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This Friday at 12:00, our community comes together to observe Yom Hashoah, which once again will take the form of a single, united ceremony for the entire country. If you read this in time, join us on this solemn day of remembrance, click on the relevant link on the South African Jewish Board of Deputies’ (SAJBD’s) Facebook site.

Three quarters of a century later, only a handful of survivors remain in South Africa, making their testimony even more important. Accordingly, the emphasis this year will be on passing the torch of remembrance to the next generation. We are privileged to be able to present addresses by six survivors from South Africa, Poland, Canada, and Mauritius. Each presentation will focus on a particular theme of the Shoah. Their message will be directed specifically at our youth with a view to strengthening the sacred duty of perpetuating remembrance and education about the Shoah into the future. The ceremony will also include traditional Yom Hashoah events such as reading the names of Holocaust victims (commencing just before the main event at 11:50), the lighting of the memorial candles, and the singing of the Partisan’s Song and Ani Ma’amin.

Much planning has gone into ensuring that this year’s single national ceremony is as inclusive as possible. Participants will include representatives from Johannesburg, Pretoria, Cape Town, Durban, East London, and Port Elizabeth, as well as Mauritius. I thank all those involved in putting this event together, in particular our national president, Mary Kluk; Tali Nates; and Heather Blumenthal, and the three Holocaust & Genocide Centres in Johannesburg, Durban, and Cape Town.

Lessons for South Africa from Freedom Seder

We have had a gratifyingly enthusiastic response to our virtual Passover Freedom Seder, held on 24 March, the Wednesday evening just before Pesach. Our guests from government, political parties, diplomats, university leadership, and media were given a “Pesach box” beforehand, including a Haggadah specially adapted for the occasion. For our keynote speaker, we were honoured to have former cabinet minister and provincial leader Mathews Phosa, who spoke about life under apartheid, his time in exile, and campaigning for human rights and non-racism. Afterwards, Investec Chief Executive Fani Titi reflected on 27 years of democracy in South Africa, while other participants comprising SAJBD leaders from the three main regions spoke about basic themes of the seder, charity, education, diversity, and the importance of learning from the past.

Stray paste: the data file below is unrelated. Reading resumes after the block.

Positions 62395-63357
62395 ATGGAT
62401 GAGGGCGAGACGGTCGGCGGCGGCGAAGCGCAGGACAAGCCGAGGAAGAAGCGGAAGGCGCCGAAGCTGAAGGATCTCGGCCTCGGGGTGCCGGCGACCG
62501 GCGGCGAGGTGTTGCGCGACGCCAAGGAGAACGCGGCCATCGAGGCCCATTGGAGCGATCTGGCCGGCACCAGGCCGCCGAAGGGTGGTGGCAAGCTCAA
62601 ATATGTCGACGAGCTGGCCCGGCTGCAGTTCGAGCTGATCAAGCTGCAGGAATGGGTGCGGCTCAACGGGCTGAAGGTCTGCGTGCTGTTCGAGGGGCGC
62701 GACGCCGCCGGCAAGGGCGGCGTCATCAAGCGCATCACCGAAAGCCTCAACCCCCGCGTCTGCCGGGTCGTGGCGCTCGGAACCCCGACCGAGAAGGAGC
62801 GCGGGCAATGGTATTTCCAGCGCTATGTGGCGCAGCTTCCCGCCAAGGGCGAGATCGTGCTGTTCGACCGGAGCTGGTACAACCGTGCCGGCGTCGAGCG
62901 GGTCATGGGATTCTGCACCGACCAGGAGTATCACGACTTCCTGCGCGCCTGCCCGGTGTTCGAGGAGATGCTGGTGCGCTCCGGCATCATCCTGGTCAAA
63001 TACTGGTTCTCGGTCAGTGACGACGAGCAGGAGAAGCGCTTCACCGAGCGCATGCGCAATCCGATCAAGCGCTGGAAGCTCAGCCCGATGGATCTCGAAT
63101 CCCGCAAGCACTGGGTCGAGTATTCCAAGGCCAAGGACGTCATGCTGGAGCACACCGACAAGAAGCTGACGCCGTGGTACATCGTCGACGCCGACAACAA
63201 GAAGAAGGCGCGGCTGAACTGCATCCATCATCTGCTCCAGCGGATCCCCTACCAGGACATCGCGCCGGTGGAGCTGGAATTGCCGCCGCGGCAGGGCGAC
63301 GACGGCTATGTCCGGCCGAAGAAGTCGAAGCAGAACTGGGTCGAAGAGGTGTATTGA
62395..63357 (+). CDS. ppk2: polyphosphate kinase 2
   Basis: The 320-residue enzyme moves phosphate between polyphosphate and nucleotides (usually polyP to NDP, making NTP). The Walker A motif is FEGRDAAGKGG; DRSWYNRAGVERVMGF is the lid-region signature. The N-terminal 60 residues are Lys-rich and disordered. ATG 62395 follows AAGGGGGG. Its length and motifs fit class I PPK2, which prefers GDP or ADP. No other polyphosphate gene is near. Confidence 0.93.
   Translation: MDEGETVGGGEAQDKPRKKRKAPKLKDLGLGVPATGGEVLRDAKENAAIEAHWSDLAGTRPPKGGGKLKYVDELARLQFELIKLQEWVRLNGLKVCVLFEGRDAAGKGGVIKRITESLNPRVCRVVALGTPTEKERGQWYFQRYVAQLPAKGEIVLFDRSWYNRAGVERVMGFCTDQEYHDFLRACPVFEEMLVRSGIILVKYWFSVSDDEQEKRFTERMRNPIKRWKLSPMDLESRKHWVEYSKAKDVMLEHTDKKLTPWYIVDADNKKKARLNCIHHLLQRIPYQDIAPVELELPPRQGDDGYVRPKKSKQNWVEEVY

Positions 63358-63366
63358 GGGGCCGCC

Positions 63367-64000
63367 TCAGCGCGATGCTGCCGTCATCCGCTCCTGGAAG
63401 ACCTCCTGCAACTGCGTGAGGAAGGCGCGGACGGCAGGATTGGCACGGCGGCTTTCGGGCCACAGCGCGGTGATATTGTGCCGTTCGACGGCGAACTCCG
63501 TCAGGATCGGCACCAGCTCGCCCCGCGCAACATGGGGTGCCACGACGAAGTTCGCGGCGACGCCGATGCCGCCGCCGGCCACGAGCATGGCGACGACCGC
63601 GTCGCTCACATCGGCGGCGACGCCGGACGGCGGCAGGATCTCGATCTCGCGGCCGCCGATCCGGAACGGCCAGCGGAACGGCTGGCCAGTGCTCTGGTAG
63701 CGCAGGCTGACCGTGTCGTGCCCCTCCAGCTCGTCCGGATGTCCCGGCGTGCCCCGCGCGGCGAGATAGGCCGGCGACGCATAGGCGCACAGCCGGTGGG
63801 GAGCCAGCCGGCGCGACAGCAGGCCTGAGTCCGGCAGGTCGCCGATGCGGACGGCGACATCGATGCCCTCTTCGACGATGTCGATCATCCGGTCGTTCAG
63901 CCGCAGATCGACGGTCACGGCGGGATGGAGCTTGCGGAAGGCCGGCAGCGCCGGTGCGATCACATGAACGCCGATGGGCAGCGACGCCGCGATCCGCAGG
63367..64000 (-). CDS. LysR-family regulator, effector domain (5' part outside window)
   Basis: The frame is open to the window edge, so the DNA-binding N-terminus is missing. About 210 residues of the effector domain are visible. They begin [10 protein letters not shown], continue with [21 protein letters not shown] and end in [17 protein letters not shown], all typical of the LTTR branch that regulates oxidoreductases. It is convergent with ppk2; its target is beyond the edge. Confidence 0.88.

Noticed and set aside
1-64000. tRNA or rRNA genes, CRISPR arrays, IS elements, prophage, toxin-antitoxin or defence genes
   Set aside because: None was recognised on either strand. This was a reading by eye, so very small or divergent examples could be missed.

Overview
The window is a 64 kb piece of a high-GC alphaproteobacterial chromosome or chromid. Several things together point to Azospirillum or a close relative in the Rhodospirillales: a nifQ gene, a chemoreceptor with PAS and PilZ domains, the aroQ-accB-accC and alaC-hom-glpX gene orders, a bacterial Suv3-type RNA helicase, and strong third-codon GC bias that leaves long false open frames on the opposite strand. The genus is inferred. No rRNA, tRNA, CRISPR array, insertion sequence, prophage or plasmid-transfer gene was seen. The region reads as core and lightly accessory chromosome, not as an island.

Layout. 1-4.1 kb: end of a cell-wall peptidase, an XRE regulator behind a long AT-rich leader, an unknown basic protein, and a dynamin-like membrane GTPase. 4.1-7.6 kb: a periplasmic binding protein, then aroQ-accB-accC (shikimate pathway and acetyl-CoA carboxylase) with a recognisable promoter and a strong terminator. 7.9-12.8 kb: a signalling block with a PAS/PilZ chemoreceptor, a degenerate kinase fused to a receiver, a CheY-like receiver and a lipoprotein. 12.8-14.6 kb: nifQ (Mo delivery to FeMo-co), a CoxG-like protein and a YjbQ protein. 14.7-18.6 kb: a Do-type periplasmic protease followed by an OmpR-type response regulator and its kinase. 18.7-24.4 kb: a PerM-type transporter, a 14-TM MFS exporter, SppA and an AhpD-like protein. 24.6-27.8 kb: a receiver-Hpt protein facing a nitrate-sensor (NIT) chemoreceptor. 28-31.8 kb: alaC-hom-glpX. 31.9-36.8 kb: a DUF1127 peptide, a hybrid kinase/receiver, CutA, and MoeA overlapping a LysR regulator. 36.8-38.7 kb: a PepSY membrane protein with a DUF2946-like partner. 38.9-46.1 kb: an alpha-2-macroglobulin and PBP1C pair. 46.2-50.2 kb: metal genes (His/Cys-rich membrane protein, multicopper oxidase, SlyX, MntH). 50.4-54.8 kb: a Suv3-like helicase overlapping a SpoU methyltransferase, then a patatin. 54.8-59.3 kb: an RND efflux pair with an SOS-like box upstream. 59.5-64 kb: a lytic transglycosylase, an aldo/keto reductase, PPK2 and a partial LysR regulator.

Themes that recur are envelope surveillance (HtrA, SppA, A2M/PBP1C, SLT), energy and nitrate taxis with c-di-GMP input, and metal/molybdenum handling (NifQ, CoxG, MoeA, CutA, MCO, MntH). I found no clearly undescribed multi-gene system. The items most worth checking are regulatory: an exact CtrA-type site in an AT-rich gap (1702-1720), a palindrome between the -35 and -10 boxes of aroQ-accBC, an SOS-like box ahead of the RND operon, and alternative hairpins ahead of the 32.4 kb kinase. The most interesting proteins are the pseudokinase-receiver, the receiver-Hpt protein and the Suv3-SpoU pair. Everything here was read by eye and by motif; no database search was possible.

The event concluded with Rabbi Dovid Hazdan reflecting on lessons of human rights from the Pesach story. Just prior to the event, SAJBD National Director Wendy Kahn spoke at the World Jewish Congress Model Seder, sharing the concept of the South African Freedom Seder with it.

I commend Wendy and her team for putting together this very successful evening in spite of the short notice. It was an inspiring example of how our Jewish heritage can be used to share important lessons with our fellow South Africans and values relevant to our time and conditions.

  • Listen to Charisse Zeifert on Jewish Board Talk, 101.9 ChaiFM, every Friday from 12:00 to 13:00.

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Voices

Time for Israelis to pray for South Africa

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For as long as I’m able to remember, we have always added a number of prayers into our Shabbat morning service. Aside from what was prescribed by the rabbis of yesteryear, we have continued to add and add, but somehow never seem to remove any.

It wouldn’t surprise me at all if in 70 years’ time, the Shabbat morning service has so many additions that it becomes a full day affair. In this sense, I’m grateful that I won’t be around to have to endure that.

Somewhere during the service, “the congregation will now rise” for a prayer for the sick, for the South African government, for the welfare of the state of Israel, and for missing soldiers. There might even be more.

I believe it’s time to revisit this. Whereas there’s no doubt that the sick could do with our prayers, as could missing soldiers, I’m wondering if we should still be intoning a prayer for the state of Israel. Especially considering that it is in a much better place than we are. So much so, that I believe that they should be praying for us and not the other way around.

Ahead of Yom Ha’atzmaut, it might be the perfect time to reconsider. Given the state of the state of South Africa, I recommend instead that communities in Israel start adding a prayer for us in this country sometimes during their Shabbat services.

We have certainly done our praying bit, and I believe that it’s well time they returned the favour. This isn’t to say that we aren’t concerned for the welfare of both the Jewish state and her people, but I genuinely think that we have significantly more to worry about than they do.